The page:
5 Tips to Keep From Choking Someone on Long Road Trips #kiaholiday
5 Tips to Keep You From Choking Someone on Long Road Trips
Road trips can be amazing! Everyone is excited about the vacation destination, and there is a jovial air and happy spirit throughout the car. Children are probably occupied on iPads and other portable games, or maybe they’re even watching movies on a portable DVD player.
You’re driving along, in good spirits with a cup of coffee and listening to travel tunes, and if you have grandma or grandpa in the car, they might even be helping occupy the kids.
However, after about 5 hours into the road trip–even in a car as spacious as the one featured to the right–the travel can become a little stale (with or without having kids).
Happiness has probably been replaced with weariness, irritability from driving and concentrating on the road for so long, and whining from the children in the back. The iPads and portable games are probably dead by this point and the chargers are packed away, and the kids are sick of watching movies. Grandma and Grandpa have already had to stop and take 10 bathroom breaks, and as a result, you’re looking at 2 more extra hours than planned. The thought of seeing the same types of trees, exits, road construction signs, and other monotonous highway views make you feel a bit like snapping.
This is the point you realize you feel like choking someone, and everyone else might feel the same way. To alleviate crabbiness and potential chokings on road trips, I’ve come up with a few helpful tips to help everyone arrive at the destination unscathed, and it is from personal experience I share these nuggets of wisdom with you.
Here are 5 great tips to keep from choking someone on long road trips:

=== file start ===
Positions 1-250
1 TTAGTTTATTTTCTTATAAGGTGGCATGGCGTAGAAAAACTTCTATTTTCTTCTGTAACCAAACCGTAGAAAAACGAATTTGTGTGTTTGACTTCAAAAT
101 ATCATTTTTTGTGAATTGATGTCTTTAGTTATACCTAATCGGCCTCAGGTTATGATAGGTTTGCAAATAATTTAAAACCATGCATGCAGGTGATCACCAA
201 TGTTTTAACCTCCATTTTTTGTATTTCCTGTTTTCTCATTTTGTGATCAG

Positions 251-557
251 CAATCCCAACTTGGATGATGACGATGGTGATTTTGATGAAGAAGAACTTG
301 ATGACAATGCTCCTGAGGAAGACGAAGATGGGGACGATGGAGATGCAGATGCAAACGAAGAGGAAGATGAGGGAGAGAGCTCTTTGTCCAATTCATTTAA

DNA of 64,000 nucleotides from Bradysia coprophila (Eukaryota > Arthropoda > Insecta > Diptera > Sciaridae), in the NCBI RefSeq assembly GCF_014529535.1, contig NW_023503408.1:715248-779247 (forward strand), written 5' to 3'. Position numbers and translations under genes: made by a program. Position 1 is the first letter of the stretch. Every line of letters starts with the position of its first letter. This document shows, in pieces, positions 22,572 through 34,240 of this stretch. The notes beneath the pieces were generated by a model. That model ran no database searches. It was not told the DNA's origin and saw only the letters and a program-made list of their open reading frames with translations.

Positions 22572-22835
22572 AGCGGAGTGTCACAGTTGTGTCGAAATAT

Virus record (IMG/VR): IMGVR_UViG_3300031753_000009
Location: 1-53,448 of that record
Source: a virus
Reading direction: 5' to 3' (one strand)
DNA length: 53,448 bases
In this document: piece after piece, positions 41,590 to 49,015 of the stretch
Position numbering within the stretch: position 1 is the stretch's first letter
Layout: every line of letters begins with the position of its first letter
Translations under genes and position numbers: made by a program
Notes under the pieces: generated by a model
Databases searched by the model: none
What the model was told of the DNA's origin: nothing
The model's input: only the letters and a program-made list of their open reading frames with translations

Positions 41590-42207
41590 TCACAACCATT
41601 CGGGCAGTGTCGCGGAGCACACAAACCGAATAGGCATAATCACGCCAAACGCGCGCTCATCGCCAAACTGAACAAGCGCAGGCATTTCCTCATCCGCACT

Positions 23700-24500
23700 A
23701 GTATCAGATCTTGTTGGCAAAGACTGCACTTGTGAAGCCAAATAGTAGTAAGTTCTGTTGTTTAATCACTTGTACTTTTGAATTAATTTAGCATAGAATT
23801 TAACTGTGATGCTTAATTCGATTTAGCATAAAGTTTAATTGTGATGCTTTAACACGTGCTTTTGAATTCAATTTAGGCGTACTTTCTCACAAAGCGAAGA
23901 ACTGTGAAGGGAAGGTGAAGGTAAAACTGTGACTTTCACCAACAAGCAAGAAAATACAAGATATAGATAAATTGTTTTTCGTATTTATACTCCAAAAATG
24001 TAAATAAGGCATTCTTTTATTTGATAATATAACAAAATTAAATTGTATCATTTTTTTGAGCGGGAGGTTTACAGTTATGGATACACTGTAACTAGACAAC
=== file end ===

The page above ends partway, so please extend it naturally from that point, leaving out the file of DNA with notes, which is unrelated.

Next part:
1. Make sure everyone has a little pillow and blanket before starting the trip–especially the kids.
After all portable devices have died, whining has ensued as a result of boredom and discomfort from being in the car. If everyone has their own little pillows and blankets, they will probably go to sleep, bringing peace back to you—the driver.
2. Limit drinks along the way so you don’t have to stop a zillion times.
The reason grandma and grandpa needed 10 bathroom breaks is because they were chugging their favorite beverages the entire time, and maybe you and your partner are guilty of it, too. The kids probably had to go, too, because you weren’t monitoring their liquid intake and their kidneys are very small. Encourage quenching of thirst, but limit the beverages. Nobody will dehydrate before you get to the destination, and you’ll make far less stops.
3. After irritability has become apparent, switch over to soothing tunes, boring radio sermons, or sports radio.
This way, you can work to increase the total boredom of your passengers, thereby lulling them to sleep (hopefully). Just make sure you’re still nursing coffee or other caffeinated beverages so you don’t fall asleep behind the wheel. The consequences of a car crash would be far worse than choking.
4. If tip #3 doesn’t work and everyone is still driving you nuts, pull onto the side of the road or into a fairly vacant rest area and vent your frustrations.
By this I mean roll up the windows, shut off the car, get out in a fairly isolated area, and scream as loudly as you possibly can. Scream straight from the diaphragm until you can’t anymore. Make sure to walk a fair distance from the car as to not scare the kids, grandpa, and your partner. There might be a little wildlife in the area, but they will only be disturbed momentarily. This is a better anger management alternative than choking your friends or loved ones. When you get back into the car, you’ll probably feel much better, or everyone will think you’re loco and remain quiet for awhile.
5. If all else fails, and it probably will, laugh it all out.
Break out your smartphone, and plug in to some (clean) comedy. Better than any technique possible, humor and laughter is the best therapy in the world for anyone. It helps with anger, irritability, and can have everyone feeling the holiday joy all over again.
Disclaimer: I have never choked any child or partner or family member and would not advise it, but I have felt like doing so many times. Please also note the lighthearted tone of this post, and find the humor. These road trip tips are normally tried and true, but they might not work for everyone. Good luck!
How about you, dear readers? What tips would you add to this list? Tell me in the comments!
Please share this post with other travelers who might need humorous ways to keep from choking someone on long road trips.
Read the last post here: 12 Blogs of Christmas: Tasty Traditions (Second Helpings)
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